Feministory: Anne Sexton, Pulitzer Prize-Winning Poet

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Anne Sexton was born in Newton, Masachusetts in 1928. Sexton was the youngest of three daughters and quickly earned the title of the wild child. At seventeen, her parents sent her to Rogers Hall Boarding School in Lowell, Massachusetts to try and cure the rebellious side in her. After graduating from school, Sexton attended what she would later call a "finishing school" before she met and eloped with Alfred Sexton II in 1948. For a short time after their marriage, she modeled for a small agency. But after her husband was sent to Korea for a time, Sexton gave up modeling to be like a typical '50s housewife—but she was anything but.

anne sexton

In 1953 and then again in 1955, the Sexton family had two daughters, Linda Gray and Joyce Ladd. Following the birth of her children, Sexton experienced postpartum depression and was institutionalized. She began seeing a therapist regularly and was encouraged to write to relieve her emotions. It was then that her poetry took off.

Sexton began attending poetry workshops where she made friends with fellow poet, Maxine Kumin. Sexton and her friend Maxine wrote poetry together and helped critique each other's work. Sexton continued to improve her poetry and attended a graduate writing program at Boston University in 1958 where she met Sylvia Plath

 In 1959, Sexton won the Audience Poetry Prize and published her first book of poetry, To Bedlam and Part Way Back. In 1962 she published her second book, All My Pretty Ones. Following the release of her second book, Sexton and Maxine Kumin wrote a series of children's books together. Sexton continued to gain recognition and praise for her writing and was elected a Fellow of the Royal Society of Literature in London in 1965. In 1966, she published a book of poetry titled Live or Die, for which she received the Pulitzer Prize (joining her are the five women and 16 men whose wins were today).

Following her rise in literary recognition, Harvard awarded her an honorary Phi Beta Kappa, making her  the first woman ever to join and be recognized. She published yet another book, Love Poems, all the while working on a play called Mercy Street. Sexton became a professor of literature and creative writing at Boston University and in 1973 she completed her final pieces of literature—The Awful Rowing Towards God and The Death Notebooks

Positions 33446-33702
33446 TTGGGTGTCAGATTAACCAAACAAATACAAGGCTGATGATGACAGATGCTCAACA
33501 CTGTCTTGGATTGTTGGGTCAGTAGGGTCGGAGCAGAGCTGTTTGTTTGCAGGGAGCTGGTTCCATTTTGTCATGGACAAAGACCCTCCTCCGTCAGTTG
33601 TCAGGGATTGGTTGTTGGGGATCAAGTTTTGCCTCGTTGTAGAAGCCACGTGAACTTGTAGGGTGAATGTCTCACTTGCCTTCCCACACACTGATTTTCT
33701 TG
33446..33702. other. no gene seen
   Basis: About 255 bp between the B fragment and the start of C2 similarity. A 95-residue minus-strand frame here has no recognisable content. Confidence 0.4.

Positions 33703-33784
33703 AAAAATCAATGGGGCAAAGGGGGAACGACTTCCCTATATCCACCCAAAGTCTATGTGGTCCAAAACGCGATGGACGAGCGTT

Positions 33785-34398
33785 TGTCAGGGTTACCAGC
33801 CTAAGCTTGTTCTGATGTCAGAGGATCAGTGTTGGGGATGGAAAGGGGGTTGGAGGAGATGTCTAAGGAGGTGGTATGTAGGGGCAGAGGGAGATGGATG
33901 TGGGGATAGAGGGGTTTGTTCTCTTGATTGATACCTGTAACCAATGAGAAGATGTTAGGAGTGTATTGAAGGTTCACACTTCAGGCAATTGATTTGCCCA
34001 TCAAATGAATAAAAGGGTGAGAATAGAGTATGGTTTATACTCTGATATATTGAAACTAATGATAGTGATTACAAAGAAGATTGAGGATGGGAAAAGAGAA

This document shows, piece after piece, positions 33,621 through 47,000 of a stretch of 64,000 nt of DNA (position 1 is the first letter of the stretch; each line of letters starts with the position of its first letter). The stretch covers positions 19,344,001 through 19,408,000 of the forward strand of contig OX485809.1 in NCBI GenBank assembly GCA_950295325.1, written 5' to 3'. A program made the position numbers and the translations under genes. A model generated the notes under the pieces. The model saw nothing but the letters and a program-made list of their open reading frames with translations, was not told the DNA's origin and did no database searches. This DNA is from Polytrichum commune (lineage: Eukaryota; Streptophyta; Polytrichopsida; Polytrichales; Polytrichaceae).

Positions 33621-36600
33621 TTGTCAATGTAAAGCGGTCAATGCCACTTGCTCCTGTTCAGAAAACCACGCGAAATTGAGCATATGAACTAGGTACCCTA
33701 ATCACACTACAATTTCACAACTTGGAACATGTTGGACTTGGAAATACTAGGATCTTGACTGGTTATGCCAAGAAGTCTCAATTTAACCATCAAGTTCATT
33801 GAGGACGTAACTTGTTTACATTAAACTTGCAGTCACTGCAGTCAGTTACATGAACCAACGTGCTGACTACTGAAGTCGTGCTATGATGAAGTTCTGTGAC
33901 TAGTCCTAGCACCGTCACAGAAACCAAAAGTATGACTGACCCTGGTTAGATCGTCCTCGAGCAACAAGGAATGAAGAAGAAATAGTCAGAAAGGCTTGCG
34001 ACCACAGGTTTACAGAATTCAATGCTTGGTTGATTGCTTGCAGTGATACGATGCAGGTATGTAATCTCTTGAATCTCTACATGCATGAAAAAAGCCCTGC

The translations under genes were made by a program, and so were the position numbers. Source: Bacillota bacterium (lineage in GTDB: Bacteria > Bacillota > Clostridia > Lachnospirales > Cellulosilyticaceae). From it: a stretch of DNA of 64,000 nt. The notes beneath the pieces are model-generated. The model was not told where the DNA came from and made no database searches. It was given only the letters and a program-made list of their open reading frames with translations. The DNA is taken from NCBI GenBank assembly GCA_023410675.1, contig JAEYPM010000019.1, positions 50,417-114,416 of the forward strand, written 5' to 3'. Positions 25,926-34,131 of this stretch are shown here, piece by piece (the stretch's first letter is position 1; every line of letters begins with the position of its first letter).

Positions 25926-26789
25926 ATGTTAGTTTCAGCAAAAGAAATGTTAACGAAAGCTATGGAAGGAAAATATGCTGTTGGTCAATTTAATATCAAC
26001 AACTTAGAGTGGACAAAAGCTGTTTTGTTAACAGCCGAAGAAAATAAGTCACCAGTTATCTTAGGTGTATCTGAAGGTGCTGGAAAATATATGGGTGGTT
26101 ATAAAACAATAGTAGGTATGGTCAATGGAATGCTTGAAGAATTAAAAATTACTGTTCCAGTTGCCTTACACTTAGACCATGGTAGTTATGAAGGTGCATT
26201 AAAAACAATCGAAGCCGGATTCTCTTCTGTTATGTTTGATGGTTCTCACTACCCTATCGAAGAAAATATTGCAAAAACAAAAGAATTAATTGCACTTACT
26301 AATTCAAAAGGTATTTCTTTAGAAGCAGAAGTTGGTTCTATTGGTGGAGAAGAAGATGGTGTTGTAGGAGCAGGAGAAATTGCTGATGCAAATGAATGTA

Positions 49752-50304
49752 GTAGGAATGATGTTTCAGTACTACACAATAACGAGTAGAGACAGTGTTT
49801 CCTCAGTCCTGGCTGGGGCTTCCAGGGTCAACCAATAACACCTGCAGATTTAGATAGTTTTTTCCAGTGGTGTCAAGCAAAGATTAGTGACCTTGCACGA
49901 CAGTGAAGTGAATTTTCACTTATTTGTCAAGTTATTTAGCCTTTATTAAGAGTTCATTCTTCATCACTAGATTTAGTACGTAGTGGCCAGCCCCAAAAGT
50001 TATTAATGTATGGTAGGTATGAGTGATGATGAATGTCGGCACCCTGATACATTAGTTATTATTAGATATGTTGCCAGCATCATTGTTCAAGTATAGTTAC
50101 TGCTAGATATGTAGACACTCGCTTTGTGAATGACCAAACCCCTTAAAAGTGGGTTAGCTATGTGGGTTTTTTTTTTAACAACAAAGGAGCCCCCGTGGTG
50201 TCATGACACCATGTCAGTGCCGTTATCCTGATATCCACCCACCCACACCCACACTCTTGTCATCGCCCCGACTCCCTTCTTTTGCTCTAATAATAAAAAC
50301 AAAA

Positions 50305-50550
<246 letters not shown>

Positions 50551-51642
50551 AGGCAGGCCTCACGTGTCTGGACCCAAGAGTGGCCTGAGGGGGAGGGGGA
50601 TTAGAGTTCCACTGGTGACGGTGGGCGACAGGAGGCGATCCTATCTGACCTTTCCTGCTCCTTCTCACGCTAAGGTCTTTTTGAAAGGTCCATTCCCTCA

to bedlam

Sexton's amazing poetry often dealt with issues of gender, motherhood, abortion, and sexuality that made some see her work as controversial. Her poem "In Celebration of My Uterus," for example, mimics the format of Walt Whitman's poem "Song of Myself." Whitman's poem celebrates the body through the male form. However, in her version, Sexton reverses this association of using men's bodies to represent humanity as a whole and evokes images of the yoni as an entity that is powerful and beautiful on its own.

Another poem by Sexton, "The Double Image," deals with her institutionalization and the effects of her suicide attempts on her relationship with her mother, but it also gives perspective on the relationship between mothers and daughters as connected. She weaves together the complex narrative from her mother, to her, to her daughter, Joy, to whom she writes, "I made you to find me."

The end of her story is tragic and well known: In 1974 Sexton put on her mother's old fur coat, drank some vodka, and committed suicide by carbon monoxide poisoning by running her car in her garage.

Sexton's death cut short the poetry of an amazing artist. Anne Sexton's writing is not only beautiful and complex, but is a feat all the more impressive since she gained recognition in a literary canon that was (and still is) largely dominated by male artists.

Previously: Elizabeth Catlett

by Morgan Hecht
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4 Comments Have Been Posted


Didn't she sexually and emotionally abuse her daughter? I think in presenting her as a feminist icon that deserves discussion and consideration.

Mercy Street

Peter Gabriel wrote the song Mercy Street in honour of Anne Sexton. A beautiful and haunting song.

Child abuser

Anne Sexton is no feminist icon of mine. She horrifically abused her daughter. I don't want to hear any excuses about her being "troubled" or "haunted" or "complicated." If it were a male poet who abused his daughter we wouldn't be giving him a pass, so she doesn't get one either.

Abuse Allegations

<p>Thank you for bringing this matter of the abuse allegations to light in the comments. In my research of Sexton I hadn't come across this issue of molestation of her daughter. Unfortunately, a lot of people leave out the stories of molestation and the abuse in biographies (which were the sources that I read when writing this post). I feel like this is especially true that writers leave out these stories when it comes from someone whose work we admire from an artistic point of view. I am sorry that I was another writer who glossed over this story and silenced the voice of the victim yet again. I do take this issue seriously and I am glad you informed me of it.

</p><p>However, from an artistic point of view, I do think that Sexton's poetry does have feminist and literary merit and should not be overlooked. While sexual abuse is never okay, I do think there is value in Sexton's work and, from a literary perspective, she is an important female to be remembered for her professional accomplishments.</p>

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